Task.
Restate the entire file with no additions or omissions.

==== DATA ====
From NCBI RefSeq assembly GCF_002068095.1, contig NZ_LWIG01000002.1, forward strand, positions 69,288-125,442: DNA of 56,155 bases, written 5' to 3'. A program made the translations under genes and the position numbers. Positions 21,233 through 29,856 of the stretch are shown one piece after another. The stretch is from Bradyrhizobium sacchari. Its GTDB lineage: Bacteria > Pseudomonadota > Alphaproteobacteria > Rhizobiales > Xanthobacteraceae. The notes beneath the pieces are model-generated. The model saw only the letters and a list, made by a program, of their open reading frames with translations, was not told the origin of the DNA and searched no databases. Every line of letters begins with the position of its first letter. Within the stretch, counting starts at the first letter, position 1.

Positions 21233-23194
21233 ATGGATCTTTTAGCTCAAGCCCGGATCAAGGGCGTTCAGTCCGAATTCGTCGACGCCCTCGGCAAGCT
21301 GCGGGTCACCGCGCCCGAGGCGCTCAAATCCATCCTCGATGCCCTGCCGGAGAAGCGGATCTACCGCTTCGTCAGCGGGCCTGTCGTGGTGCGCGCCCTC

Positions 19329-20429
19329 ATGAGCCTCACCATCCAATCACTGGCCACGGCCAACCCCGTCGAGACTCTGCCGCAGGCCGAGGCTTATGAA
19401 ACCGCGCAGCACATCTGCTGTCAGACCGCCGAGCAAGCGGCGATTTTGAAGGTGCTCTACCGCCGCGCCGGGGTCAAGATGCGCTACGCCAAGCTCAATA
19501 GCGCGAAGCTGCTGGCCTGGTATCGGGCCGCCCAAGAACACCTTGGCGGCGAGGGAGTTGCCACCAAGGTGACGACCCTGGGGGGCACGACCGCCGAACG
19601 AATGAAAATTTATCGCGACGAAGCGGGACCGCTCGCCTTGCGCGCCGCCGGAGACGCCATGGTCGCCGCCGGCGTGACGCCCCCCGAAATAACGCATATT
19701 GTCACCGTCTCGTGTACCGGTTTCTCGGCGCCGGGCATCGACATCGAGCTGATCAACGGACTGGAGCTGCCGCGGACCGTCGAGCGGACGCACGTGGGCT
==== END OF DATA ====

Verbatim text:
From NCBI RefSeq assembly GCF_002068095.1, contig NZ_LWIG01000002.1, forward strand, positions 69,288-125,442: DNA of 56,155 bases, written 5' to 3'. A program made the translations under genes and the position numbers. Positions 21,233 through 29,856 of the stretch are shown one piece after another. The stretch is from Bradyrhizobium sacchari. Its GTDB lineage: Bacteria > Pseudomonadota > Alphaproteobacteria > Rhizobiales > Xanthobacteraceae. The notes beneath the pieces are model-generated. The model saw only the letters and a list, made by a program, of their open reading frames with translations, was not told the origin of the DNA and searched no databases. Every line of letters begins with the position of its first letter. Within the stretch, counting starts at the first letter, position 1.

Positions 21233-23194
21233 ATGGATCTTTTAGCTCAAGCCCGGATCAAGGGCGTTCAGTCCGAATTCGTCGACGCCCTCGGCAAGCT
21301 GCGGGTCACCGCGCCCGAGGCGCTCAAATCCATCCTCGATGCCCTGCCGGAGAAGCGGATCTACCGCTTCGTCAGCGGGCCTGTCGTGGTGCGCGCCCTC

Positions 19329-20429
19329 ATGAGCCTCACCATCCAATCACTGGCCACGGCCAACCCCGTCGAGACTCTGCCGCAGGCCGAGGCTTATGAA
19401 ACCGCGCAGCACATCTGCTGTCAGACCGCCGAGCAAGCGGCGATTTTGAAGGTGCTCTACCGCCGCGCCGGGGTCAAGATGCGCTACGCCAAGCTCAATA
19501 GCGCGAAGCTGCTGGCCTGGTATCGGGCCGCCCAAGAACACCTTGGCGGCGAGGGAGTTGCCACCAAGGTGACGACCCTGGGGGGCACGACCGCCGAACG
19601 AATGAAAATTTATCGCGACGAAGCGGGACCGCTCGCCTTGCGCGCCGCCGGAGACGCCATGGTCGCCGCCGGCGTGACGCCCCCCGAAATAACGCATATT
19701 GTCACCGTCTCGTGTACCGGTTTCTCGGCGCCGGGCATCGACATCGAGCTGATCAACGGACTGGAGCTGCCGCGGACCGTCGAGCGGACGCACGTGGGCT